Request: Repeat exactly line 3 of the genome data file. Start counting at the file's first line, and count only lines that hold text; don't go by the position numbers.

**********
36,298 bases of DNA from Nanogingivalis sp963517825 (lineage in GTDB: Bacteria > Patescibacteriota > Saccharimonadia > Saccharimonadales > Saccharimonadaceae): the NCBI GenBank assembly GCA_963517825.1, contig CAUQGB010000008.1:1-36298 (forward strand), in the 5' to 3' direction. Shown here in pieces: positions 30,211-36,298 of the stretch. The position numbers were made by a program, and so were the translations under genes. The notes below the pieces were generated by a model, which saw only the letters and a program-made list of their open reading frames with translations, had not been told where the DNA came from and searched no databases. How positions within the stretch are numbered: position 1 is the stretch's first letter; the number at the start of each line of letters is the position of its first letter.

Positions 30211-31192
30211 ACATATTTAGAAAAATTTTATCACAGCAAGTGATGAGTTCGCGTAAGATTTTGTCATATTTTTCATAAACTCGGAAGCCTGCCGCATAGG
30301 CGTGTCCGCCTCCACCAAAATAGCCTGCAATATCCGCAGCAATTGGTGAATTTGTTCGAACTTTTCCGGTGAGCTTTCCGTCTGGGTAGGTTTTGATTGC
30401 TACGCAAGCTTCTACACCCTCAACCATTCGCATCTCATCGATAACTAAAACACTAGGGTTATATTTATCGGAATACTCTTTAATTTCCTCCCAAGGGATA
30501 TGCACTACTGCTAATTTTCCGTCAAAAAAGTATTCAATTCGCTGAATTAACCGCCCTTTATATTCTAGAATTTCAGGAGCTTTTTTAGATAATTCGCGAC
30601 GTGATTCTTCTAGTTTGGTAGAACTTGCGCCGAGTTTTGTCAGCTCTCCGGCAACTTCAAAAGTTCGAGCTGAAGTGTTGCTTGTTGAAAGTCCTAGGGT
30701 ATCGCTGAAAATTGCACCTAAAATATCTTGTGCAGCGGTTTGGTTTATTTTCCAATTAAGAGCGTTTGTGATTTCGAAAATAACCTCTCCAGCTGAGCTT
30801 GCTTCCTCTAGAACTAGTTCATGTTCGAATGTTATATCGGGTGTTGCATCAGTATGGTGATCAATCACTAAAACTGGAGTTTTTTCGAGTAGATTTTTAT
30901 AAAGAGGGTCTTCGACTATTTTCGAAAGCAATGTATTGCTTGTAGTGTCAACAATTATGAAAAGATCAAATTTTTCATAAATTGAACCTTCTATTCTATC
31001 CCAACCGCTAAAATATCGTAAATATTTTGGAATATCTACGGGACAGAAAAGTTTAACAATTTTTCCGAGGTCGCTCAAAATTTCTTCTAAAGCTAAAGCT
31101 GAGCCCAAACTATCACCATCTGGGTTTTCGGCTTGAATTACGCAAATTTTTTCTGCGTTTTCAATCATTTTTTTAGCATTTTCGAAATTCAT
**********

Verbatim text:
30211 ACATATTTAGAAAAATTTTATCACAGCAAGTGATGAGTTCGCGTAAGATTTTGTCATATTTTTCATAAACTCGGAAGCCTGCCGCATAGG